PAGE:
What do you think?

Discussion in 'Fireworks Forum Chat And Discussion' started by K9Girl, Sep 13, 2020.

  1. K9Girl

    K9Girl Tinsel Town Sales Reduction Ambassador Supports UKFR

    Not sure if anyone on here is in anyway connected to Boom Fireworks Ltd in Manchester but this is a post they put up yesterday. :confused:

    30051D47-BC6A-4E64-A9F5-067ACD4E37E7.jpeg
     
  2. where have they taken that from i wonder,they cannot have come up with that on there own
     
    K9Girl likes this.
  3. hofnerite

    hofnerite UKFR Stash Photo 2018 Winner! Supports UKFR

    I've seen councils say the same thing recently. Not sure if it has been changed but the fire service in one city had it printed on a poster last year.

    Probably a copy and paste job from Wikipedia or somewhere. As long as what he's selling is CE...
     
    K9Girl likes this.
  4. maxywell

    maxywell Supports UKFR

    Maybe it will be back to bs by next year... :D
     
  5. Pyro Pete

    Pyro Pete Forum Editor

    I've seen that before, here's a Standard Fireworks box I was photographing last week which is clearly CE (8m distance, CE logo, NEC shown, etc) and it uses the same term:

    Screenshot 2020-09-13 at 13.49.45.png

    The old BS was usually written as "BS7114: Part 2: 1998".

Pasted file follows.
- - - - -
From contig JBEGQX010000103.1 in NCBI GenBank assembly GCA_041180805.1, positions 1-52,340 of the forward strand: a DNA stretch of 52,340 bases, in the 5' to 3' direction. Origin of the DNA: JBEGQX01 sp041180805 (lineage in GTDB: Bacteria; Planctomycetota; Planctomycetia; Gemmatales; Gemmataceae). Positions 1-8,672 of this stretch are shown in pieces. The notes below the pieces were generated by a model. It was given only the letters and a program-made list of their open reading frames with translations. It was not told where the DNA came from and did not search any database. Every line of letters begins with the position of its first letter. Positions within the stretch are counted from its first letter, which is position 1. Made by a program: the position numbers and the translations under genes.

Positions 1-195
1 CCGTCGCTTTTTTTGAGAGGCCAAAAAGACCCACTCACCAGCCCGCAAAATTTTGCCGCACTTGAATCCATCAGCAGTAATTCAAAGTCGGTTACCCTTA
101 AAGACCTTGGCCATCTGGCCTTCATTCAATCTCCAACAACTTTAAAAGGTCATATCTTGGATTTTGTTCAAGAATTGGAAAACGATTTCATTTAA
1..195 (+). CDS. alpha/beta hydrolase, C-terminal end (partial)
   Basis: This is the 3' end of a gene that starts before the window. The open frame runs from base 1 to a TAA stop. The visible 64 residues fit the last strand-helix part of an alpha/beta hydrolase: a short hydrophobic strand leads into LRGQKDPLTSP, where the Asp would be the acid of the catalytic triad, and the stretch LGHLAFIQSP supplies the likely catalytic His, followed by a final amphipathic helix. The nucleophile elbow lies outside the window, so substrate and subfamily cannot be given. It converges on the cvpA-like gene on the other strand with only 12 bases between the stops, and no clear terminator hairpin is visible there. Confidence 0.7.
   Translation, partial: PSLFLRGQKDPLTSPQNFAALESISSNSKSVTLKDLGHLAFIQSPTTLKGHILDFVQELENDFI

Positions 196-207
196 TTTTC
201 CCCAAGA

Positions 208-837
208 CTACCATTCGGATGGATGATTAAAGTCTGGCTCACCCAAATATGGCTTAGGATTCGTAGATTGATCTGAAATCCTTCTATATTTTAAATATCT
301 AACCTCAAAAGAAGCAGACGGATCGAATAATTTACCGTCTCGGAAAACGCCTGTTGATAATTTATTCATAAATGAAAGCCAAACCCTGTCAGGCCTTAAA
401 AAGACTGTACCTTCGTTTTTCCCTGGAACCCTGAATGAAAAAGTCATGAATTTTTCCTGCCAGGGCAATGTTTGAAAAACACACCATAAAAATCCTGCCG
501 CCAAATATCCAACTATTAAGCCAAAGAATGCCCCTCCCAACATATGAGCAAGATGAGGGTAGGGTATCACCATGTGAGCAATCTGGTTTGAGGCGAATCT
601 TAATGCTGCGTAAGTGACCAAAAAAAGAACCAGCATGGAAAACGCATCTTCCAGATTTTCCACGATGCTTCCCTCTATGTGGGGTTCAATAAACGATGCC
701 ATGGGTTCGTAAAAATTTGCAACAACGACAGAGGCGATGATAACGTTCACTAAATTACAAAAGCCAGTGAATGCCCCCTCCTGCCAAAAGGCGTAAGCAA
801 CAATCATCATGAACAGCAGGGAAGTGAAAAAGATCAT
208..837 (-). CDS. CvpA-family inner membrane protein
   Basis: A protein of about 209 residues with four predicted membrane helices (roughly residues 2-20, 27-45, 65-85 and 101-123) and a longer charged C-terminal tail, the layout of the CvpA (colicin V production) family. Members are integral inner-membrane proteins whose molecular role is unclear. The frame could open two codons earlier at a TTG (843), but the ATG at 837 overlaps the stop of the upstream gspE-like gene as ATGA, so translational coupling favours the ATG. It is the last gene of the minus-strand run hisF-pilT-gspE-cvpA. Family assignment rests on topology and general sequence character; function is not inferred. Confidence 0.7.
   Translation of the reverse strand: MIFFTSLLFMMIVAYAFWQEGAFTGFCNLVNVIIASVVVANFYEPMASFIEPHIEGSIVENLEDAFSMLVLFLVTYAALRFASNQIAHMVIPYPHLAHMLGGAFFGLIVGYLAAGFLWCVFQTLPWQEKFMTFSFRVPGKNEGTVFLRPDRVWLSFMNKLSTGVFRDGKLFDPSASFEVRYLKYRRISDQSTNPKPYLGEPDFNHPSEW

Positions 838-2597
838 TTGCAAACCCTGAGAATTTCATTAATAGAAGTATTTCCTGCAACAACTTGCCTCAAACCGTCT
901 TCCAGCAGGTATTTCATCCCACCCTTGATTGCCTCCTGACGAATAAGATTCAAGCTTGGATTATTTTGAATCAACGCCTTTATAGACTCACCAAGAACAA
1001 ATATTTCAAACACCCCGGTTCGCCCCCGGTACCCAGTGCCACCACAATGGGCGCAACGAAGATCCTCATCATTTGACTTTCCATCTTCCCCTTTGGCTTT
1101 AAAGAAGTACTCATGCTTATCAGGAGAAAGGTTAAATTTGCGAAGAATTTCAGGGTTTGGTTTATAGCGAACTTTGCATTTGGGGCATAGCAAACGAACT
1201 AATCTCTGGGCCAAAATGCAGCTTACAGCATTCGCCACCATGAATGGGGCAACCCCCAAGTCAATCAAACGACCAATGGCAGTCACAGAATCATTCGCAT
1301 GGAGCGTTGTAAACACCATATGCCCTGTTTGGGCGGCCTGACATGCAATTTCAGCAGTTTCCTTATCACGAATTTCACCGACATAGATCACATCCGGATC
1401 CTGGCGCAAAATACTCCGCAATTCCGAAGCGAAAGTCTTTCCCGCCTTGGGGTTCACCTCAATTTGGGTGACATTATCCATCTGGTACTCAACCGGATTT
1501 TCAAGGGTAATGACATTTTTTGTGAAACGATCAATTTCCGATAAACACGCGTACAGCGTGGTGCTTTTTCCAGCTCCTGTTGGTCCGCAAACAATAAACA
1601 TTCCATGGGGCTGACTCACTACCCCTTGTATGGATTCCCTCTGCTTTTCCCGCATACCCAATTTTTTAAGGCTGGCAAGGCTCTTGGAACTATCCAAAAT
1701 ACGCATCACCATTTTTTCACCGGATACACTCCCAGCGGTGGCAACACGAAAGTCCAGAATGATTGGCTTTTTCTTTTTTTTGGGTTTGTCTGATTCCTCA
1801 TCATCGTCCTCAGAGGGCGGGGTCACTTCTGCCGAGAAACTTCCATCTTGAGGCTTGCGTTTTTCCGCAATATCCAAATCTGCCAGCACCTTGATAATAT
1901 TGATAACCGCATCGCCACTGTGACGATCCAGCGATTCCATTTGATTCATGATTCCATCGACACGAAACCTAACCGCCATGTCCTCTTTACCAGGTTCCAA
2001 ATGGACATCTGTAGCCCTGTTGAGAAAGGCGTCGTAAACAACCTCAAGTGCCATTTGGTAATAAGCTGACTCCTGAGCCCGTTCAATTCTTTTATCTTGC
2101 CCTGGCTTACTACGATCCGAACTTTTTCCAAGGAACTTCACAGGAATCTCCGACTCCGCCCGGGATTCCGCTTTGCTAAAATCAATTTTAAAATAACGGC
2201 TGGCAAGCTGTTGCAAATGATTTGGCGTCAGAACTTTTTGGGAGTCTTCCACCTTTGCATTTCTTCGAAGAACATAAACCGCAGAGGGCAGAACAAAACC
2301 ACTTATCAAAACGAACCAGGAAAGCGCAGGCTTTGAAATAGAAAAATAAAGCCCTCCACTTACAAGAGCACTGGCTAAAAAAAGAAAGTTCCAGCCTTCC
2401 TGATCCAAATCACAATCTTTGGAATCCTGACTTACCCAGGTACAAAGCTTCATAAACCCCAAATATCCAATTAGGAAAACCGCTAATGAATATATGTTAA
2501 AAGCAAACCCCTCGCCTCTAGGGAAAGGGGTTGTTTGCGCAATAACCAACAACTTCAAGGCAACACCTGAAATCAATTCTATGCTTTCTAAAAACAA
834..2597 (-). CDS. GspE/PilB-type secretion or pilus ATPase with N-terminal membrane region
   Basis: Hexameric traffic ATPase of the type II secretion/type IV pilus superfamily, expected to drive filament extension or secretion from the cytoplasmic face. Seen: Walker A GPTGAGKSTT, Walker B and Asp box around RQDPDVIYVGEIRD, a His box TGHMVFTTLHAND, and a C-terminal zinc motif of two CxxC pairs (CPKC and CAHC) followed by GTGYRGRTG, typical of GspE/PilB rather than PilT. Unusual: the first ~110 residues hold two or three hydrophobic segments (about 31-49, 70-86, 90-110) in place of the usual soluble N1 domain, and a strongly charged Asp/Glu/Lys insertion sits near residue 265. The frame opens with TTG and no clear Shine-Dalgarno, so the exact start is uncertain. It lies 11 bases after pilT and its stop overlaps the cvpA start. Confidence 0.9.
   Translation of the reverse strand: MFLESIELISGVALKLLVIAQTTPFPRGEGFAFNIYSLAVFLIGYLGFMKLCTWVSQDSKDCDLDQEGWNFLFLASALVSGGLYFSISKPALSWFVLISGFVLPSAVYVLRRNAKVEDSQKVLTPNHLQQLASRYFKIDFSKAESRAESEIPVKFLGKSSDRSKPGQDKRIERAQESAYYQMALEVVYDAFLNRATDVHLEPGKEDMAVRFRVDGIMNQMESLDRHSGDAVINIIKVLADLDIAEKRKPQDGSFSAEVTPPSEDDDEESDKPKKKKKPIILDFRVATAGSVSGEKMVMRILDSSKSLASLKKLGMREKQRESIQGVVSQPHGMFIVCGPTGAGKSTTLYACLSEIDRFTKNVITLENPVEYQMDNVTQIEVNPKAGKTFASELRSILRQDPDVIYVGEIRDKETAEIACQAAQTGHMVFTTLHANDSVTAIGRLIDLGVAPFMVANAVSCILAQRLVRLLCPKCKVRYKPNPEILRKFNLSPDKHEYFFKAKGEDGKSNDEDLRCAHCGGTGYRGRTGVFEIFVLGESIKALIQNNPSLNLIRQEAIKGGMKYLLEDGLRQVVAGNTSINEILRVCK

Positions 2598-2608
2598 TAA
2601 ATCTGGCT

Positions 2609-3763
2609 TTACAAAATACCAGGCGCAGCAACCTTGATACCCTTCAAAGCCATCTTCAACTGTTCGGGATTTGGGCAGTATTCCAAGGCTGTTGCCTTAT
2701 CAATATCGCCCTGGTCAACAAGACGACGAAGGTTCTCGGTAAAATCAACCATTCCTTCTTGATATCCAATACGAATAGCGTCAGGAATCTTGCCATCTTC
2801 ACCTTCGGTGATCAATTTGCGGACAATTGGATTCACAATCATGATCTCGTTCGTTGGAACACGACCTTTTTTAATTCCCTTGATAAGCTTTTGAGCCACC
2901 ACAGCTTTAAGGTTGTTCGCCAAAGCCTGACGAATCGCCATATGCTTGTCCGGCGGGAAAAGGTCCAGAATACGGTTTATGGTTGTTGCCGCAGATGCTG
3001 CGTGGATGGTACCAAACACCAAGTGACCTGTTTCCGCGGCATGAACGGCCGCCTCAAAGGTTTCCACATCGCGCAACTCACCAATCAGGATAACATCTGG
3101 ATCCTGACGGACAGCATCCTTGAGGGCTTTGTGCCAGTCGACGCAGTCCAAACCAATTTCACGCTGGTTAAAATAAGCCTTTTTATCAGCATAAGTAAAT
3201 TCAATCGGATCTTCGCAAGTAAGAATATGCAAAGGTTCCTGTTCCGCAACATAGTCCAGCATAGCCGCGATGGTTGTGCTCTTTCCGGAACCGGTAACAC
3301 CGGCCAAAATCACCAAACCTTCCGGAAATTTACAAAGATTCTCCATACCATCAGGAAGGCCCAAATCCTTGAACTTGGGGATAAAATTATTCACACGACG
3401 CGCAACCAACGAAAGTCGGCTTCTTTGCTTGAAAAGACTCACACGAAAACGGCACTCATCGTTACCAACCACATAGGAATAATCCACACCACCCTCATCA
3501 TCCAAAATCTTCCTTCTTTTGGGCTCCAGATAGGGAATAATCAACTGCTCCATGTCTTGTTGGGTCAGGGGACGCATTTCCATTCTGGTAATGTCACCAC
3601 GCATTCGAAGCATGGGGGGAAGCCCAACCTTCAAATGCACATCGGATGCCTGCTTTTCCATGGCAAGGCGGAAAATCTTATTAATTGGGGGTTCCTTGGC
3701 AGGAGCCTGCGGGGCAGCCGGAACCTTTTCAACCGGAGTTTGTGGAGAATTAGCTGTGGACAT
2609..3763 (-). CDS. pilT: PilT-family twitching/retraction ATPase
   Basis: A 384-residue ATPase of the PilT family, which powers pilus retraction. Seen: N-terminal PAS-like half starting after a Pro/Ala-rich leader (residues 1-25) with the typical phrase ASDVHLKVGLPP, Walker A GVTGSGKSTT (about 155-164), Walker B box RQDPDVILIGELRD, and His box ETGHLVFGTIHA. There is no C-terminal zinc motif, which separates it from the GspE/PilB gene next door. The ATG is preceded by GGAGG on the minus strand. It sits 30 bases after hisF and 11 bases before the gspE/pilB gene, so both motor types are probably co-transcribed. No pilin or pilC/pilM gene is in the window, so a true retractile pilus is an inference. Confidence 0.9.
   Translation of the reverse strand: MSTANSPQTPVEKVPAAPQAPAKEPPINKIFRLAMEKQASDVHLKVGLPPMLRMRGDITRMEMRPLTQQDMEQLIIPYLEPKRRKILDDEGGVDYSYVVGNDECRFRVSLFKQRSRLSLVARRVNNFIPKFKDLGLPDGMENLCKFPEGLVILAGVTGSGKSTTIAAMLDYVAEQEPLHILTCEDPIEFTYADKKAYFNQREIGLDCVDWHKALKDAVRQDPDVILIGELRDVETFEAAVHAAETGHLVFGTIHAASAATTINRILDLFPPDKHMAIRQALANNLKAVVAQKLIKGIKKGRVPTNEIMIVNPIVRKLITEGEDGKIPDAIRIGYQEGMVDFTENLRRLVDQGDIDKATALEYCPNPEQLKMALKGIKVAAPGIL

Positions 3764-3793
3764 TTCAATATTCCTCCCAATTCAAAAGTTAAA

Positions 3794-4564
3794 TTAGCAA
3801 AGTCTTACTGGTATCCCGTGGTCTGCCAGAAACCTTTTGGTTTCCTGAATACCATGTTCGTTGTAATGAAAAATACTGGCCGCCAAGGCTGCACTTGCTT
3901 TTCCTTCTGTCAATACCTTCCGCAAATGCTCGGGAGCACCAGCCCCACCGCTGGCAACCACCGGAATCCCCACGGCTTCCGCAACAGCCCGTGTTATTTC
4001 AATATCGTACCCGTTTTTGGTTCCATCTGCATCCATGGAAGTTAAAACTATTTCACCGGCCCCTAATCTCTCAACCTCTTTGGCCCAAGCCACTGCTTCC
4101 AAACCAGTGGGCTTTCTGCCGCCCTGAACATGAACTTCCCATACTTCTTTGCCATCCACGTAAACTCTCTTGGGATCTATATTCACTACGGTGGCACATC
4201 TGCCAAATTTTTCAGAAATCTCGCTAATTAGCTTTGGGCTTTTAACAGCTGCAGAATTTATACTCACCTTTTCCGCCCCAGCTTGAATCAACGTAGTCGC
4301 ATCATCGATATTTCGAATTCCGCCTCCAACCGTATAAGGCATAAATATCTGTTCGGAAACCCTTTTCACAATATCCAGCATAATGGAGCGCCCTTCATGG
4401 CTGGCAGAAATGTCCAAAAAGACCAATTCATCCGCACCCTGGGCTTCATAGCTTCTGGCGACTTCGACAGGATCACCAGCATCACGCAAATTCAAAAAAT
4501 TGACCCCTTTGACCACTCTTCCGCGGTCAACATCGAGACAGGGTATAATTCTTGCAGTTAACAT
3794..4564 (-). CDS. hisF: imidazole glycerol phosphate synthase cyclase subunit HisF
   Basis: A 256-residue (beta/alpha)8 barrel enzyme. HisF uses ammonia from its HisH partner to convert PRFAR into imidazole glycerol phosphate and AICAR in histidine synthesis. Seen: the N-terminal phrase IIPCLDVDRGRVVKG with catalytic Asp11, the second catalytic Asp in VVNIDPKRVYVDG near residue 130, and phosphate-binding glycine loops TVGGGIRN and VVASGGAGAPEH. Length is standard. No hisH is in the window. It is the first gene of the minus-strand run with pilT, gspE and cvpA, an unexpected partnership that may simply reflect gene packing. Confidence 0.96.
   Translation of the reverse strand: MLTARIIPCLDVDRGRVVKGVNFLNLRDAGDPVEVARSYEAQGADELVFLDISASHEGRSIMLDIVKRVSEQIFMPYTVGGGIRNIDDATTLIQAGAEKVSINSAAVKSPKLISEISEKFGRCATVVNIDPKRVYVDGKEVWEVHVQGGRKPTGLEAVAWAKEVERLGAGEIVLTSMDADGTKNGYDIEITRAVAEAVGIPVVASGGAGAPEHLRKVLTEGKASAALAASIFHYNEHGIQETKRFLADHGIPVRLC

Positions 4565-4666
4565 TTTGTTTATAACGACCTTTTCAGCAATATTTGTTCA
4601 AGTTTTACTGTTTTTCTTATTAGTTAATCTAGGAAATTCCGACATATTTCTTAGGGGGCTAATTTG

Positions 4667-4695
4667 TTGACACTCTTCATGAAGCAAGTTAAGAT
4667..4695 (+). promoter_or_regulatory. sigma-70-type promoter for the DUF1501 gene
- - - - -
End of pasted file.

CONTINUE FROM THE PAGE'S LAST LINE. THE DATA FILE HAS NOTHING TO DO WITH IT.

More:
6. K9Girl

    K9Girl Tinsel Town Sales Reduction Ambassador Supports UKFR

    Very confusing :confused:
     
  7. paul s

    paul s Supports UKFR

    BS En..... is simply the British Standards number for the EU’s EN standard. It is a British standard in exactly the same way BS 7114 was.

    To comply with the standard the firework has to carry a CE mark as a simple visible check. CE marking came about over 15 years ago and is to demonstrate a product meets EU compliance for HS & E and can therefore be traded freely within the EEA. Some standards in the UK still remain BS others are BS EN...

    After brexit we could simply drop the EN part of the standard’s number.
     
    Last edited: Sep 13, 2020
    Fireworks Nick, K9Girl and zephieish like this.
  8. Yes. BS means it's issued by the control in the UK of the British Standards Institute which represents British interests under CEN. I think other countries will follow suit - Germany DIN for example
     
  9. paul s

    paul s Supports UKFR

    I had many many sleepless nights when CE first came about. Bringing machinery in from Japan, 20 years ago, which was not CE compliant (Machinery Directive) and trying to explain to the manufacturer what they had to do in terms of mod's before it could be imported.....:banghead: :censored: :banghead:

    "Why does it need a guard fitting......who would be stupid enough to put their hand in?" :deadhorse:
     
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  10. Ha.

    Do not hold. Ejects stars and bangs.
     
  11. GTRpyro

    GTRpyro Pro Firer/Crew

    BS EN15947 is indeed correct, as is the CE mark. I believe to meet BS EN regs it must conform to CE testing and carry the mark. Thats the EN part.

    It is BS7114 that is now out of date.
     
    hofnerite likes this.